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A SUPERFICIAL LOOK AT ROCK STARS OF 1980S

BAT CHAIN PULLER:
Rock & Roll in the Age of Celebrity
By Kurt Loder
St. Martin's Press
377 pages; $19.95

AS A RECORD of pop culture in the 1980s, Kurt Loder's compilation of interviews and other writings is a must to read. But it could have been even more.

Loder, one of MTV's talking heads and a contributing editor of Rolling Stone magazine, has compiled some of the best of his writings for that magazine, including three stories that never made it into the magazine. They're woven together by the thread of celebrity, the foremost currency of the 1970s and '80s.

Through his interviews, Loder gives words to the faces that dominated the video channels, movie screens and -- most importantly -- the tabloids, people like Tina Turner, Mick Jagger, Bruce Springsteen, Don Johnson and Mel Gibson.

While Loder often seems to capture the essence of his subjects, it's frequently a road that's been traveled before (his 1984 profile of Prince -- based on interviews of people around the reticent star -- is an exception).

So while David Bowie may let his hair down (or up, depending which Bowie persona you're talking about) in the Australian outback and Sean Connery may suffer an interview as publicity for the James Bond flick "Never Say Never Again," those aren't particularly enlightening segments. One of the definitions of celebrity is that those being celebrated have already had their lives recorded in the minutest detail.

What's more fascinating are the lesser-known characters and subjects, be it Ronnie Lane of the '60s rock band Small Faces facing up to multiple sclerosis or the reclusive Captain Beefheart grousing about Frank Zappa ripping off his musical style ("He got a lot of goodies off me. He never quit," growls Beefheart).

Loder's study of the sleazy porn and slasher film scene is fascinating in its slimy creepiness, even as it wanders from the true freaks of New York City's Times Square area to those who immerse themselves in studying the phenomenon. Bill Landis, the publisher of Sleazoid Express, describes one of the subgroups as the Blockheads, "overbuilt physical-culture fetishists with too-tight clothes, no necks and perpetually intense, sweat-sheened features -- helpless compulsives in the group of obsessions they only dimly understand." And it's not even science fiction.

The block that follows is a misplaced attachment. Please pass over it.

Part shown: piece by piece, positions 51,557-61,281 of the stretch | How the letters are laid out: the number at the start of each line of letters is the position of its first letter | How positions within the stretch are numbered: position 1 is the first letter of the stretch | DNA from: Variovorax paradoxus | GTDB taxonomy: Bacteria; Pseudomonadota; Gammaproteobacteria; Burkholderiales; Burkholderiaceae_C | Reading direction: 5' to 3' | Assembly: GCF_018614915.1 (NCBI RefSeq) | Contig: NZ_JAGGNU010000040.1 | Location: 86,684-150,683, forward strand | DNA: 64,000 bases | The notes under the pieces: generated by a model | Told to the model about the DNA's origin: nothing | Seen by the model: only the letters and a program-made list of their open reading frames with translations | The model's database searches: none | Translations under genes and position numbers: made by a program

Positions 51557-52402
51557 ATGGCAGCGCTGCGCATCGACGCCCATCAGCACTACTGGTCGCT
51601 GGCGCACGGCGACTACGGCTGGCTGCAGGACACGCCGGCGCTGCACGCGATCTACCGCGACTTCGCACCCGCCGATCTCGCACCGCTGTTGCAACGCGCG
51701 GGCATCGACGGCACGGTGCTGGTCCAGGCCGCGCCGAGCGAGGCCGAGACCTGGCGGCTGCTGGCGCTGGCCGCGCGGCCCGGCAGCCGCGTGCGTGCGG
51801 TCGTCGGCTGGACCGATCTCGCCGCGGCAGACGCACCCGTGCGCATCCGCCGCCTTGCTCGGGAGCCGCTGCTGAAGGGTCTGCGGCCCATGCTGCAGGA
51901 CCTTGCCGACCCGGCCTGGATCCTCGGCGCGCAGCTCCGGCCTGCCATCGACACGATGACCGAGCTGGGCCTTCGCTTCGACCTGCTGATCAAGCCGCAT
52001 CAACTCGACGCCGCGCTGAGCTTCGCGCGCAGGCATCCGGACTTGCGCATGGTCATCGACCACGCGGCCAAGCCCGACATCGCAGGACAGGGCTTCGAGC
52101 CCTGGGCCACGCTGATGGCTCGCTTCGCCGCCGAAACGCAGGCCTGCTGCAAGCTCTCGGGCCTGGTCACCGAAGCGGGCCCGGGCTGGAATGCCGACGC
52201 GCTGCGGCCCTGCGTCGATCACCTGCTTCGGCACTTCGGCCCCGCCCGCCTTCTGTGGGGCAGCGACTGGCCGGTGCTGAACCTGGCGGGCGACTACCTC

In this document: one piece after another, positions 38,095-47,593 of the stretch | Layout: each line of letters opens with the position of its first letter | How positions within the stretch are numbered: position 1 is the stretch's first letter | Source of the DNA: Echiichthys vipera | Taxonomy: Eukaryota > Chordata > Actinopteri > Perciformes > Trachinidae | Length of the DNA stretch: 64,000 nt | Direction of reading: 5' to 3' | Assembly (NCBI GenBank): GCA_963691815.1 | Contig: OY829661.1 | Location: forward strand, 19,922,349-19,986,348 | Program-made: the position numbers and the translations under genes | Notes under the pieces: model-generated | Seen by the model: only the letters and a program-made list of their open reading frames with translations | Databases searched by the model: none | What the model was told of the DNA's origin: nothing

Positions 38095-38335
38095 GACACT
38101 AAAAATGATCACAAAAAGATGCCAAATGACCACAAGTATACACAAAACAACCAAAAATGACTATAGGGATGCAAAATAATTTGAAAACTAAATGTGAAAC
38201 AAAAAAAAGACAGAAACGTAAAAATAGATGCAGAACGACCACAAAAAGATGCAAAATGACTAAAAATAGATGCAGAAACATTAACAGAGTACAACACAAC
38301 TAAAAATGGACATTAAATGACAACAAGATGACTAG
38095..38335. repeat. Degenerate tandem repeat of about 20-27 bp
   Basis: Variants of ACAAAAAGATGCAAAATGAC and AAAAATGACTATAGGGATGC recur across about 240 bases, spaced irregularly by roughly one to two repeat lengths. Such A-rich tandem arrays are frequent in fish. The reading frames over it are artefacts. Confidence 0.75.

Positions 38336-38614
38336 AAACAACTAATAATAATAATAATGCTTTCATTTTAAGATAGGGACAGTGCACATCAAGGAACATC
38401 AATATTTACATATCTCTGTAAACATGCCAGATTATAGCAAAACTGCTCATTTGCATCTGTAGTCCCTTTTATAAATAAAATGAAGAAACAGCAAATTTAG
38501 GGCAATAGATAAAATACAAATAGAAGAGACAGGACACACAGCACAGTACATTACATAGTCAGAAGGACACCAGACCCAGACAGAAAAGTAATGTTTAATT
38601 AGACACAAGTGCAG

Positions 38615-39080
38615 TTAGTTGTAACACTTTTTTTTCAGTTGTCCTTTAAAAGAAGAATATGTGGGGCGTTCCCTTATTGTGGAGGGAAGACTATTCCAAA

Loder's profile of Deborah Harry and Chris Stein is a touching one, with Harry exhibiting more tenderness than one might expect from an old punk in her singular devotion to Stein as he went through four years of a near-fatal and debilitating illness.

And to his credit, the writer gets to mix in obscure but deserving artists like Iggy Pop, Beefheart (the book's title is taken from one of his songs) and Ted Hawkins, an obscure American soul-bluesman who found European stardom a few years ago.

The results cause one to consider how much good writing has come out of Rolling Stone in the past two decades, a fact easy to overlook amid the publication's current obsession with becoming a lifestyle magazine for baby boomers.

Still, some of Loder's best ideas are confined to the introduction (where Loder considers the absurdity of piano virtuoso Vladimir Horowitz making the disco scene at New York's Studio 54 in the late '70s) and to brief comments before each selection.

While Loder dances around the subject, his compilation of previously published material fails to provide a definitive comment on celebrity and rock 'n' roll. He never goes head-on with the issue of whether music that arises from a youth culture can survive when it's reduced to fodder for the gossip mill, or if that development is simply inevitable.

That book is left waiting to be written.

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